Keren Cytter: Fear, Fun and Fire
She blurs the boundaries between art and life, as well as the boundaries between the genres: Keren Cytter makes films, puts on dance performances, writes novels, and has even created an opera libretto. Now, she's conceived three evenings for "Globe" with the promising motto of "Fear, Fun and Fire." Kito Nedo wanted to learn more and met with the artist in Berlin.
||Keren Cytter has just made her first horror film. What is Don't Touch Me, Psychopath! about? The artist won't say; the premiere isn't until March, as part of Globe, the art and performance program celebrating the opening of the newly modernized Deutsche Bank Towers in Frankfurt. The artist promises one thing, though: the feature-length psychopath film is "very creepy." It does not, however, mark an abrupt break with the previous work of the artist, who was born in 1977 in Tel Aviv; horror and a love of drastic scenes has lurked in Cytter's films since 2001, when they began exciting and disturbing the international art scene.
In her previous clips, dialogue, choreography, editing, and camera work often come across as both improvised and intricately planned. The artist recruits her ensemble from her circle of friends and acquaintances. She then lets her characters revolve around a dark void: the horror and drama that lie dormant in human relationships and come to life when the connection falters and intimacy slips into the monstrous. In her works, the artist skillfully addresses the unarticulated limitations and agreements that accompany artistic production: suddenly, the roles and borders between "in front of" and "behind" the camera become blurred. There are parts where it's difficult to tell who is speaking with whose voice or where exactly the music is playing. When text and image nonetheless converge in these moments of uncertainty, we become accomplices of Cytter's art. Currently, the surprising transitions in her work can be investigated in Munich, where the Kunstverein has given her a major exhibition titled The Hottest Day of the Year. And her video Les Ruisellements du Diable (2008) is on show at the New York Guggenheim Museum as part of the exhibition The Deutsche Bank Series at the Guggenheim: Found in Translation.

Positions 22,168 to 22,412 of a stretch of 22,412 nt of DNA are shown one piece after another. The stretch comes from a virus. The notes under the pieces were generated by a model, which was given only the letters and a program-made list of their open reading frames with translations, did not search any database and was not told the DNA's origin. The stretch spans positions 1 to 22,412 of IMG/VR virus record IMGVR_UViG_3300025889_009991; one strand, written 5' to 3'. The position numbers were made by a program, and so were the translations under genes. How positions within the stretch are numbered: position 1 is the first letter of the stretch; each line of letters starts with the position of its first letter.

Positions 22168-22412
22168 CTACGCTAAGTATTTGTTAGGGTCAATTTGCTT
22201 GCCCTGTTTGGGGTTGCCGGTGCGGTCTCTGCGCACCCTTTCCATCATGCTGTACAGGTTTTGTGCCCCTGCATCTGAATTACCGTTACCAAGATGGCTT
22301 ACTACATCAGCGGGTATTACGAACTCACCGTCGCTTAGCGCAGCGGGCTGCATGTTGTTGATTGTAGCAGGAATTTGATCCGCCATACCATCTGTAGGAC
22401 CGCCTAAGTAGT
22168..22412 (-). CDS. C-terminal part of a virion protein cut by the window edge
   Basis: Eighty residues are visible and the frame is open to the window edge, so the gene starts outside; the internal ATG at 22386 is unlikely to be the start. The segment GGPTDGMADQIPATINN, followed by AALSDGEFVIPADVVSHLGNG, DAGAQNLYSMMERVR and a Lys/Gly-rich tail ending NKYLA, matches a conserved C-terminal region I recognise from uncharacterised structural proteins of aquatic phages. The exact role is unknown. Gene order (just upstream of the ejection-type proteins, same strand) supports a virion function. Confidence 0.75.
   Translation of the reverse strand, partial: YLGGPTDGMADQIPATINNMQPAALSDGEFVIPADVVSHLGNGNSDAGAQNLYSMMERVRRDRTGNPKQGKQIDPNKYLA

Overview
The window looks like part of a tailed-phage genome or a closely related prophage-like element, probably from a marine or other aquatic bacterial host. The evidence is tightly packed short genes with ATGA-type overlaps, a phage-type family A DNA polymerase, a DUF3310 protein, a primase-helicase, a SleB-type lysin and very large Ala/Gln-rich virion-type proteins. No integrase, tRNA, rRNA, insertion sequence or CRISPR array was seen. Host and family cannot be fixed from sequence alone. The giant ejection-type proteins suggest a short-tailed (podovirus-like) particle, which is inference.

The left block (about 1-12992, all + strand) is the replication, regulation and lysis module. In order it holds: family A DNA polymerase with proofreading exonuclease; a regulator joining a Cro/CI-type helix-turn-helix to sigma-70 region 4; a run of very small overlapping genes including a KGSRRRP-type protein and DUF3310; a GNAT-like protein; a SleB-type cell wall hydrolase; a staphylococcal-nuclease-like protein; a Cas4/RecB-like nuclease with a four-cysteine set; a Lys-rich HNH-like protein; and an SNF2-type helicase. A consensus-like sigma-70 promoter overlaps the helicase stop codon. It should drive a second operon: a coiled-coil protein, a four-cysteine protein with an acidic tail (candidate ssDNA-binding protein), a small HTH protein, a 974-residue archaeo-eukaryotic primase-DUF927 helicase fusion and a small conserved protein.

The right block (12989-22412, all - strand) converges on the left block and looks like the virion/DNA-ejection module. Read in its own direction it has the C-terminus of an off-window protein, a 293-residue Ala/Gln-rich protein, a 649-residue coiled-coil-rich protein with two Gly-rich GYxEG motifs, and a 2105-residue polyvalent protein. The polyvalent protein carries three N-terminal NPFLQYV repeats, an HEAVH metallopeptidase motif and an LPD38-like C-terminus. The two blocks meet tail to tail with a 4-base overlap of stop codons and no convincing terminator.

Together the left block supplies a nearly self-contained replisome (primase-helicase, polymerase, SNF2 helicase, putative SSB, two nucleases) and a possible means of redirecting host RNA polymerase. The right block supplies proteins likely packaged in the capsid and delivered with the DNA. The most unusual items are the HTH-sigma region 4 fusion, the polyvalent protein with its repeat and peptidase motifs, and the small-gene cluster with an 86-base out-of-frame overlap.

Cytter's own notion of drama is revealed in how the scenes in her videos slip out of focus. Sometimes a weapon flashes, glass shatters, people die film deaths in video format: what might have happened often remains unarticulated or merely alluded to, appearing as though through a steamy pane of glass. The artist is more interested in looks and gestures than in a coherent narrative-how people move on the street, in bars and apartments. She forces the viewer to speculate, to interpret the evidence with another, different form of precision. Cytter uses accelerated narrative, confusion, and the exacerbation of contradictions as techniques to make the leaps between love and work, art and life, literature, theater, and cinema productive. She moves between these various disciplines, searching for open forms of storytelling that favor a freer approach to image and text on the part of the viewer. Is this hybrid form of art still cinema, or is it theater? And is anyone really interested? Like the theater artists René Pollesch or the deceased Christoph Schlingensief, Keren Cytter is not one to approach history and the traditions and norms of narrative structures too respectfully or to pay all that much attention to the boundaries between them. She'd rather strike a blow to the plaster of the genre architects to hear the supporting beams groan and see the first cracks appear.